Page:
The Desire to Push Through

I remember when I first got hurt, I was super concerned about few immediately impactful things in my life. I was worried about gaining weight, how I would still be able to work out and how I would go to college.

In retrospect, it’s kind of ironic to me that those were my immediate living life concerns (obviously from the last post you know that what I would do with my life was the overwhelming concern) because when I got hurt, no one knew how to fix me. I’m not kidding. The night I got hurt, I wasn’t allowed to eat and wasn’t given pain meds for fear they would have to do a surgical repair that night. The ER doctor was baffled at the extent of injury and told me to come back. When I went back to the hospital and met with surgeon #1, he said (wait for it, because you know it’s going to be crazy if I remembered this in my drugged up haze) “I’m not sure how to fix this but I’ll try”, to which we left and went to my family orthopedic doctor who (thank goodness) said he was out of his realm of expertise but knew someone who could fix me and boom, three doctors later and I had a surgeon, who is still one of the best doctors I’ve ever had in my whole life and a plan.

Chaotic huh? That whole process, from point of impact being hurt to surgery #1 took 9 days. 9 days of just straight up mind numbing, never moving past it pain. But I wasn’t concerned. I mean it was awful and horrible and all of those things, but I wasn’t worried. Even when we didn’t have a plan, and panic was starting to set in with everyone around me, I knew God had it under control and I would get fixed. Side note, I still see my doctor once a year for a follow, she’s still one of the most knowledgeable and dare I say intimidating individuals I’ve ever met. I absolutely adore her and still send her referrals on a regular basis, she’s just that freaking good.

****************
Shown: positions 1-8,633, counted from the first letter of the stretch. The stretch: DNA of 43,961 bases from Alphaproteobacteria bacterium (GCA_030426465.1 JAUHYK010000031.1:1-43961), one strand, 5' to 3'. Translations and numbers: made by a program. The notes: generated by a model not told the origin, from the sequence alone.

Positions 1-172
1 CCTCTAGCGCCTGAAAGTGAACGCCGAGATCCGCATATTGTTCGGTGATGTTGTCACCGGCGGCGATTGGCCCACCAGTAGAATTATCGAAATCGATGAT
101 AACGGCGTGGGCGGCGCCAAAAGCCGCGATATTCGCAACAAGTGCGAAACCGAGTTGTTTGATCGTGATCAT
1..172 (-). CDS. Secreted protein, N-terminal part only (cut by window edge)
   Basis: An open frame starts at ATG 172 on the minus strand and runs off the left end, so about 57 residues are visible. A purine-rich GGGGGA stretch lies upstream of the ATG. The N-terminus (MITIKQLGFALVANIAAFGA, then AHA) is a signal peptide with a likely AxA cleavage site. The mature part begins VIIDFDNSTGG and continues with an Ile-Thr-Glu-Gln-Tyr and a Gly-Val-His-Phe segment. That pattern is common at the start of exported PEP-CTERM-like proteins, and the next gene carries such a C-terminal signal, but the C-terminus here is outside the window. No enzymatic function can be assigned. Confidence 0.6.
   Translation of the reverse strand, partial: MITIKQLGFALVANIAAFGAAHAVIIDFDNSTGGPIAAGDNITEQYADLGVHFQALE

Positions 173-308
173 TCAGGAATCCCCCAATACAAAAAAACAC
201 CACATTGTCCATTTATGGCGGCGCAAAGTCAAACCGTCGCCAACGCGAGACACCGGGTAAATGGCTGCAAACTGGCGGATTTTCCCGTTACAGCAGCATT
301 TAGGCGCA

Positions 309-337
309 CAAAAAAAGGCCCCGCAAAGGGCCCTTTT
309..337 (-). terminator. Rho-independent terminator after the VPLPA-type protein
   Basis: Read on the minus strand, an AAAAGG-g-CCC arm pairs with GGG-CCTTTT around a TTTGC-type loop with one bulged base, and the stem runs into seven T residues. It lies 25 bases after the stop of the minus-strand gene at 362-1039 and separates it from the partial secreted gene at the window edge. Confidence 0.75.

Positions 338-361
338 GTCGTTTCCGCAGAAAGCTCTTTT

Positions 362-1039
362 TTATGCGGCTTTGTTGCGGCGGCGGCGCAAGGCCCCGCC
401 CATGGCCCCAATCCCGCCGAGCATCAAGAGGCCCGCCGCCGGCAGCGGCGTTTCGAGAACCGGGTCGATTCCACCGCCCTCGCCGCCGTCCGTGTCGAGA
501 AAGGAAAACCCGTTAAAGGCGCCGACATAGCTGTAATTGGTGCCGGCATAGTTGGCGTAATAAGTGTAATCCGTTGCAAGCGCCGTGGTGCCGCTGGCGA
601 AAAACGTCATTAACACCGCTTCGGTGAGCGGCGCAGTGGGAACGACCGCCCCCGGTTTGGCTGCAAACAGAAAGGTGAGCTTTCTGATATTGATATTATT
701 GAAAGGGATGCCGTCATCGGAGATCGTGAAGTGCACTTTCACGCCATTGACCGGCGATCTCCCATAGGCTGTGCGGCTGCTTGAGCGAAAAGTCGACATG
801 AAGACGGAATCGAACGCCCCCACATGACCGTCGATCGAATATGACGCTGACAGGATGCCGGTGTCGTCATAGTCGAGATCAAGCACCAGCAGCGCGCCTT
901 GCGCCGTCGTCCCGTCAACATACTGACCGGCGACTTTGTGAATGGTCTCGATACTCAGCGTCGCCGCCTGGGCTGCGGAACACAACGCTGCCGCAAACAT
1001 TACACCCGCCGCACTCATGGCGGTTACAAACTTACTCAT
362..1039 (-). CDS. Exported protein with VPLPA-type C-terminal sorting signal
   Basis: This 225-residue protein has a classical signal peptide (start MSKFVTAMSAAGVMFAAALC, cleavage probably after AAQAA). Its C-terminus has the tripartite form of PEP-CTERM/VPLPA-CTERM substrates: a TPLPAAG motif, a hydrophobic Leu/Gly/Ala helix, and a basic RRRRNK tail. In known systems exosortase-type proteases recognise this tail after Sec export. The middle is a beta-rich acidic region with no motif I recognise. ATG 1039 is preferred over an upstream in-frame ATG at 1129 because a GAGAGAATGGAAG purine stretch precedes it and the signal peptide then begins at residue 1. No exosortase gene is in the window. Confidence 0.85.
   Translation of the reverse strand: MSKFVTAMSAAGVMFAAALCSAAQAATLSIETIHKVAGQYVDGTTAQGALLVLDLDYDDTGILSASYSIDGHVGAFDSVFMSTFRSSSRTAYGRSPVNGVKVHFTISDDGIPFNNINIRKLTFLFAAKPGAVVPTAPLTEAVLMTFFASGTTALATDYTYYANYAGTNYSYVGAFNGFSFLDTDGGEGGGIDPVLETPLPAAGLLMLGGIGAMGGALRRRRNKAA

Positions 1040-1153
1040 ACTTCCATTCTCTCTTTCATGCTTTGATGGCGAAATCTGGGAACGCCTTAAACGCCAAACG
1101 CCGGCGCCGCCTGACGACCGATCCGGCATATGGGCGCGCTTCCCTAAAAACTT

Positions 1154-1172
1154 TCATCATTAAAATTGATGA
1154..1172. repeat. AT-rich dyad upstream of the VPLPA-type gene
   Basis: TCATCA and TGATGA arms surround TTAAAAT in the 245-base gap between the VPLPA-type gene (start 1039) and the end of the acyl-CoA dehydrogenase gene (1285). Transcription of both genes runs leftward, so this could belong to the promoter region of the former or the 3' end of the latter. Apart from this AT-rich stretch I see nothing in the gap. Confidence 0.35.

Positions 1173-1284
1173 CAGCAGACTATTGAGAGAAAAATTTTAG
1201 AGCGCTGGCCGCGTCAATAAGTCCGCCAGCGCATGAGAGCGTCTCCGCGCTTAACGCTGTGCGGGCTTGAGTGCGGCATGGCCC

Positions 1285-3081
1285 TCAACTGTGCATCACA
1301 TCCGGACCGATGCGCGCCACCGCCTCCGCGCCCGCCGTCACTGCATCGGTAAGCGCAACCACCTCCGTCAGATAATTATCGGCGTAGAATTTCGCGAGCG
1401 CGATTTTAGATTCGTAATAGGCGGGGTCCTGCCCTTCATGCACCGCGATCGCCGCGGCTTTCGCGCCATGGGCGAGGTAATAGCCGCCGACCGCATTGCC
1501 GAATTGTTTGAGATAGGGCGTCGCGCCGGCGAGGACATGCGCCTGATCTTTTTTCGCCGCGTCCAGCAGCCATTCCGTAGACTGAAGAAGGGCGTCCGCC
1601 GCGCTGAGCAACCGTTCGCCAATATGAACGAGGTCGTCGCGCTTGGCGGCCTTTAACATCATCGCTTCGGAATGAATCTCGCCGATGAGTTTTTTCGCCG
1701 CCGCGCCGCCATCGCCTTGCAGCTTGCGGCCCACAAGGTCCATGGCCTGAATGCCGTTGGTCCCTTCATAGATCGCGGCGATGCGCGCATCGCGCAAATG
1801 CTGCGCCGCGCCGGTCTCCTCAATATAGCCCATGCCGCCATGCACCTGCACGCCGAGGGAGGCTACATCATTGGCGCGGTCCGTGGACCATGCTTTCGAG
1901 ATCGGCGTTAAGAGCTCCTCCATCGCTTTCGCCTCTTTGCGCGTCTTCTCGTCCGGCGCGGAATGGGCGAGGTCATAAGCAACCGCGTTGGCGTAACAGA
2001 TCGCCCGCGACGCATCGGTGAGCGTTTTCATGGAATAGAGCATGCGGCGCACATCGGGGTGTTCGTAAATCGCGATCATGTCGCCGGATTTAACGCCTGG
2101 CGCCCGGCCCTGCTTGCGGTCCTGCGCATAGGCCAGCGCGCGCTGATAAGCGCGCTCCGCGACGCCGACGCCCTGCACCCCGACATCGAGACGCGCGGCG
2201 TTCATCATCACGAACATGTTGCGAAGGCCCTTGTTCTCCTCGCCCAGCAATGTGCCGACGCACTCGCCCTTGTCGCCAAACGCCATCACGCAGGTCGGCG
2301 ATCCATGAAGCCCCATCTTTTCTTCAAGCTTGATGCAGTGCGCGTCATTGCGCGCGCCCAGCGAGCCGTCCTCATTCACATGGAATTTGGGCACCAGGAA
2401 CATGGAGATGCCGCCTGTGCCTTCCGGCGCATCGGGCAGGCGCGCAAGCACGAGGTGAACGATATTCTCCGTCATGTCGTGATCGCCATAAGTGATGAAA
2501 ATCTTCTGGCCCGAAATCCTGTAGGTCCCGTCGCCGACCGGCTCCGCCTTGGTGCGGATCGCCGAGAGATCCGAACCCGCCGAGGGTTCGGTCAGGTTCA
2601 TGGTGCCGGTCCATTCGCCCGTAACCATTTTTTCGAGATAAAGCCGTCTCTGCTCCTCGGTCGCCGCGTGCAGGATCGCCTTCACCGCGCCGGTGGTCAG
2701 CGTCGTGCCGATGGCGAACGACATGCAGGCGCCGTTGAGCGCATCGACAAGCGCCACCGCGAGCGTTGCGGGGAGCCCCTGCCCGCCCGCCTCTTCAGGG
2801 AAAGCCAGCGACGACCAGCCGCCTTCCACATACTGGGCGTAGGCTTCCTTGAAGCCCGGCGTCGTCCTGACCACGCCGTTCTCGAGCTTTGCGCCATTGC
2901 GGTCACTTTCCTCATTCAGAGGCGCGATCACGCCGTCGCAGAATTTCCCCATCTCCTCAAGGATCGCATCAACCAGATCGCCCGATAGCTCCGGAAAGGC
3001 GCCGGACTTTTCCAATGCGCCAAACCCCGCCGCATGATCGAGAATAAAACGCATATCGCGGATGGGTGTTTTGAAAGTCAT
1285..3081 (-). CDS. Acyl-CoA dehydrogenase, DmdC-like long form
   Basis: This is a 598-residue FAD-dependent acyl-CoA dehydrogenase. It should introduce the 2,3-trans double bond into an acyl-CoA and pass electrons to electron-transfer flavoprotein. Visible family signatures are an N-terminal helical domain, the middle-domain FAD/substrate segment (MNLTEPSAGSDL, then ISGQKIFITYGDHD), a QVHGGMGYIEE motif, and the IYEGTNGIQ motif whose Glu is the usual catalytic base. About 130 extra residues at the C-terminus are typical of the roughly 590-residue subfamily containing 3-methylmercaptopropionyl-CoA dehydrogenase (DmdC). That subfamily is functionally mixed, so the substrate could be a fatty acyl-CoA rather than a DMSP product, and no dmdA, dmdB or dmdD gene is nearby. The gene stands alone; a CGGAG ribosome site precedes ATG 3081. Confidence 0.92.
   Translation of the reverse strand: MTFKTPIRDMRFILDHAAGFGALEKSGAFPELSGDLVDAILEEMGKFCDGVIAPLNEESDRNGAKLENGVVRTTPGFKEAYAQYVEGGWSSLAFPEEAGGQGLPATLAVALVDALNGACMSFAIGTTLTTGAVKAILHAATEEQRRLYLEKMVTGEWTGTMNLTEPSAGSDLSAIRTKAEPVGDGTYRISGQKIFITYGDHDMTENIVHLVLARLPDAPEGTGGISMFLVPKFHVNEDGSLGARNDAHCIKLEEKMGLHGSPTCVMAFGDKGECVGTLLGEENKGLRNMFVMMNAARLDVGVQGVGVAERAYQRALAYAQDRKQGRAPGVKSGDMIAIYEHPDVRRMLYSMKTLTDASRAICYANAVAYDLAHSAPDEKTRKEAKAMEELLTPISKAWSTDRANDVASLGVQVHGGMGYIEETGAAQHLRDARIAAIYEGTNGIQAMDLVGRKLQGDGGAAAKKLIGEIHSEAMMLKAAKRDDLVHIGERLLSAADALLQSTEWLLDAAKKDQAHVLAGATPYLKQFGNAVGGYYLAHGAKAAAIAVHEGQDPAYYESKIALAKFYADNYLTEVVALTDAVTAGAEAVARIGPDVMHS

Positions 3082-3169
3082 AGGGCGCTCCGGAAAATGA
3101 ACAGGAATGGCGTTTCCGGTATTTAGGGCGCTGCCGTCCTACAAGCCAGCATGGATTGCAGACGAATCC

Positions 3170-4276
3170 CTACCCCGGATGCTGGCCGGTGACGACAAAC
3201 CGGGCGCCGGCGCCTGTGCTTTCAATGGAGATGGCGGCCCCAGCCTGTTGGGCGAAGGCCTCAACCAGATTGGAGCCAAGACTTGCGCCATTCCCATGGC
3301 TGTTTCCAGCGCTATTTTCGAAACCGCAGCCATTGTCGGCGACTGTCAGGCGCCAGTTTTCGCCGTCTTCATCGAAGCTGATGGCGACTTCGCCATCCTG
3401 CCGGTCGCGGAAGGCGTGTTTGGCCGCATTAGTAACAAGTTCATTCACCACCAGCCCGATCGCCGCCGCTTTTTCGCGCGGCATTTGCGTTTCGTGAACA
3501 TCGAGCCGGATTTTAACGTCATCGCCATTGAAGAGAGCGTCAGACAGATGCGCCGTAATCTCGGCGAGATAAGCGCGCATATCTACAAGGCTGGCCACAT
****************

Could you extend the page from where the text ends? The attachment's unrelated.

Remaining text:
College and working out was figured out too. My parents bought me dumbbells and I used to lift weights in bed. I used to do tricep dips off the staircase (I mean hey I needed arms to climb up the stairs on my butt so I could shower), and my mom drove me to my college classes. I was blessed to have people in my presence who were empathetic to a young kid who was struggling not just with the loss of mobility but the loss of independence and the anger of losing those things.

One of my college professors even tutored me privately, which sometimes consisted of me falling asleep in our sessions from being on so many pain meds and sometimes consisted of me talking through the anger I was feeling. She gave me hope, recovering from being in a horrific car accident to being a well known, published professor.

I don’t know what the shift was for me, but I remember beginning to feel like I had hope that I could still make something of myself even though my life wasn’t going to be what I initially thought. I started thinking there could still be a way for me to make an impact and help people, improve my community and give back.

So I did the only thing I knew how to do. I hustled. I graduated college early and with honors. I stopped my pity party, I did physical therapy to the point of tears some days so I could learn how to walk again, so I could learn how to drive again, shoot so I could be confident in weight bearing on a limb that was rebuilt from cadaver and synthetic bone and didn’t feel like my own anymore. I stopped telling myself all those negative things that were keeping me from moving forward and started telling myself that I could do more, do better, be better with everything I did.

I stopped putting limits on myself, even though I had people around me telling me I was disabled and limited. I told myself I was young and had the rest of my life in front of me. I told myself I was doing nothing with my life if I wasn’t taking advantage of the fact that I had been given a second chance.

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